Event brings scholars from around the world to St. Maarten: Symposium on archeology and slavery at university

POSTED: 01/22/13 12:39 PM

St. Maarten – A two-day symposium on the archeology of slavery in St. Maarten is the highlight of a Eurotast training initiative that will begin on February 1 at the Fellows Field School in Statia. The event is hosted by the St. Maarten Archeological Center Simarc and the St. Eustatius Center for Archeological Research Secar in cooperation with Leiden University.

The Eurotast training begins with a seven-day course in practical field work that will take place in Statia. The stage for the course is an enslaved African village site associated with an 18th century sugar plantation. The training introduces Eurotast fellows to basic field techniques and provides an opportunity to work on an archeological site linked to colonial slavery in the Caribbean.

The symposium will take place on Friday February 8 and Saturday February 9 at the University of St. Martin on Pond Island. The first day is open to the public, starting at 9 a.m. With twelve international speakers and presentations by among others Rhoda Arrindell, Lasana Sekou, Clara Reyes, Daniella Jeffry, Shujah Reiph, Fabian Ade Badejo and Jose Lake Jr. the symposium seems set to unearth a lot about the slavery history. The symposium is entitled The Archeology of Slavery: Reclaiming African identity from Africa to the Americas.

Among the speakers on the first day are Dr. Jay Haviser (Simarc), Professor Kodzo Gavua (University of Ghana), Ruud Stelten (Secar), Dr. Artwell Cain (Institute of Cultural Heritage and Knowledge). Professor Theresa Singleton (Syracuse University) will close the day with a public keynote lecture entitled Why archeology matters in the study of slavery.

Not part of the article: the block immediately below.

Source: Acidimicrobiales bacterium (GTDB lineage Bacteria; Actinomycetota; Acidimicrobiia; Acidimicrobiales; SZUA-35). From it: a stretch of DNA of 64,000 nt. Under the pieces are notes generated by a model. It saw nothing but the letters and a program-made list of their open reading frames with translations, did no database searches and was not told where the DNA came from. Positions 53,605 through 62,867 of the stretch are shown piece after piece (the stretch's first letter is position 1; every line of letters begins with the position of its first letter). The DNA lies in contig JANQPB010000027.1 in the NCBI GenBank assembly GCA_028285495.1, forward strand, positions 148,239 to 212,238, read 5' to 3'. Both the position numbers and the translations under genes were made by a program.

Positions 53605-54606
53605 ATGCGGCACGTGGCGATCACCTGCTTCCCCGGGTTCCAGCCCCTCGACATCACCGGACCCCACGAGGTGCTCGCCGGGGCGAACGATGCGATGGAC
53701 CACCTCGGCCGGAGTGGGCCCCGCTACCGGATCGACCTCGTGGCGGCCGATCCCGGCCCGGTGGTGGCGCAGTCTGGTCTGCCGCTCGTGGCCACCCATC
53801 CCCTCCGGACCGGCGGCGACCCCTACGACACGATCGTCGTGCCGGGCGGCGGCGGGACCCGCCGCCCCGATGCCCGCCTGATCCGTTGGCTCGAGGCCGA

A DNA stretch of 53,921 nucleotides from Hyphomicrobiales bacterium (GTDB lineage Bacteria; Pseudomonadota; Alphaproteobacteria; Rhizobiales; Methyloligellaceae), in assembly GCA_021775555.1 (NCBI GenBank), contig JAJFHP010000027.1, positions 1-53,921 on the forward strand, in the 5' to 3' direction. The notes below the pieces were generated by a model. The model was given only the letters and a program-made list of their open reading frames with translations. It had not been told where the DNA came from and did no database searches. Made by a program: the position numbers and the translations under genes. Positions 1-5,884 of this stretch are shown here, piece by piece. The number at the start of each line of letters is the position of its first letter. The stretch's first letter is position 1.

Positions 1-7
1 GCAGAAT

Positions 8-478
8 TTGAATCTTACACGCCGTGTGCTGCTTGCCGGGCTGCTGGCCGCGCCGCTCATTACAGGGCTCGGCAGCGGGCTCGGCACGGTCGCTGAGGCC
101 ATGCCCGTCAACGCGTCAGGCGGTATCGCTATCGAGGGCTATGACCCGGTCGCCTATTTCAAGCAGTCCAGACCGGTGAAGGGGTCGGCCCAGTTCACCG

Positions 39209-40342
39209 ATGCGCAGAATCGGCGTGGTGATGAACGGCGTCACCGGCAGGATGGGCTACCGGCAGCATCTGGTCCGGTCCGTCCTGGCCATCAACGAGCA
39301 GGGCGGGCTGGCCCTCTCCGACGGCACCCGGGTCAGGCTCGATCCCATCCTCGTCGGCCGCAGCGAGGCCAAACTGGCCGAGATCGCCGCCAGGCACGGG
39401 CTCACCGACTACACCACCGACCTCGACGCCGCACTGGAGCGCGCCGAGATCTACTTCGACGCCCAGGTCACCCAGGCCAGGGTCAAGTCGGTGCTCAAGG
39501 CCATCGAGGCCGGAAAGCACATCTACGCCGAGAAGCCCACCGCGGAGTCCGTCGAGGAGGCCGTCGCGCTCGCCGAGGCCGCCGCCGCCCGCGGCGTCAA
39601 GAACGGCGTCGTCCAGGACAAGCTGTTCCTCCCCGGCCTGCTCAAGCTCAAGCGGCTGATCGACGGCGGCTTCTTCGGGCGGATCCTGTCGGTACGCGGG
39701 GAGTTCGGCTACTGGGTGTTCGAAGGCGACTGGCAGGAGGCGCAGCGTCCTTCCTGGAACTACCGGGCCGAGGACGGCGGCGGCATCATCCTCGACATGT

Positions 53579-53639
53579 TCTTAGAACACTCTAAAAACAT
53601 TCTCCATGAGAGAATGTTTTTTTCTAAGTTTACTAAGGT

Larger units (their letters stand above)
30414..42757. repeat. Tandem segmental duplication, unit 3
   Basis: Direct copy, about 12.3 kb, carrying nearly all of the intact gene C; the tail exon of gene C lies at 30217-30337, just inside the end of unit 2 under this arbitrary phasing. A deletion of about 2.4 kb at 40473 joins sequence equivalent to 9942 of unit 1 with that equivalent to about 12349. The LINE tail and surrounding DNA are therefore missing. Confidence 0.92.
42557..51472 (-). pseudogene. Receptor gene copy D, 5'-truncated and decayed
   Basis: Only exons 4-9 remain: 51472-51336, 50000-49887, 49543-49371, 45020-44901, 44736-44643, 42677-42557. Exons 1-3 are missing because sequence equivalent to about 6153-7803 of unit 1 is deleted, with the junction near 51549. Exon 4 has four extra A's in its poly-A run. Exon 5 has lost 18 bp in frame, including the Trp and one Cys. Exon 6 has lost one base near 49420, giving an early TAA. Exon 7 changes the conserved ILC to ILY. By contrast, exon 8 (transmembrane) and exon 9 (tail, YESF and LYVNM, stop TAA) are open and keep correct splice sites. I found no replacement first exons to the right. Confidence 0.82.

On the second day speakers are Professor Paul Lane (University of York), Professor Theresa Singleton, Dr. Jonathan Finch (University of York), Dr. Patrice Courtaud University of Bordeaux), Professor Antonio Salas ((University of Santiago de Compostela), Dr. Rachel Horlings (Syracuse University), Murilo Bastos (University of Rio de Janeiro), and dr. Hannes Schroeder (University of Copenhagen). Professor Tom Gilbert (University of Copenhagen) will lead a brief panel discussion, followed by an ethics roundtable led by professor Kate Robson-Brown of the University of Bristol.

Eurotast is a Marie Curie Initial Training Network, supporting a new generation of science and humanities researchers to uncover and interpret new evidence on the history and contemporary legacies of the transatlantic slave trade. The network will be running for four years from 2012 to 2016, and will enable 13 PhD researchers in history, archaeology, social anthropology and population genetics to work collaboratively across disciplines to provide new perspectives on this history, the organization explains on its web site. “Our research will be focused on three themes: Origins, Life Cycles, and Legacies, which we hope will not only lead us to further detail on the slave trading system, but also help us demonstrate how slavery fundamentally shaped the cultural and biological experiences of people of African descent around the world.”

Simarc and the Leiden University are also commemorating a professional academic discussion about slavery and the slave trade, Dr. Haviser said in a press statement. A Danish film crew will document the events of the Eurotast program.

Did you like this? Share it:
Event brings scholars from around the world to St. Maarten: Symposium on archeology and slavery at university by

Comments are closed.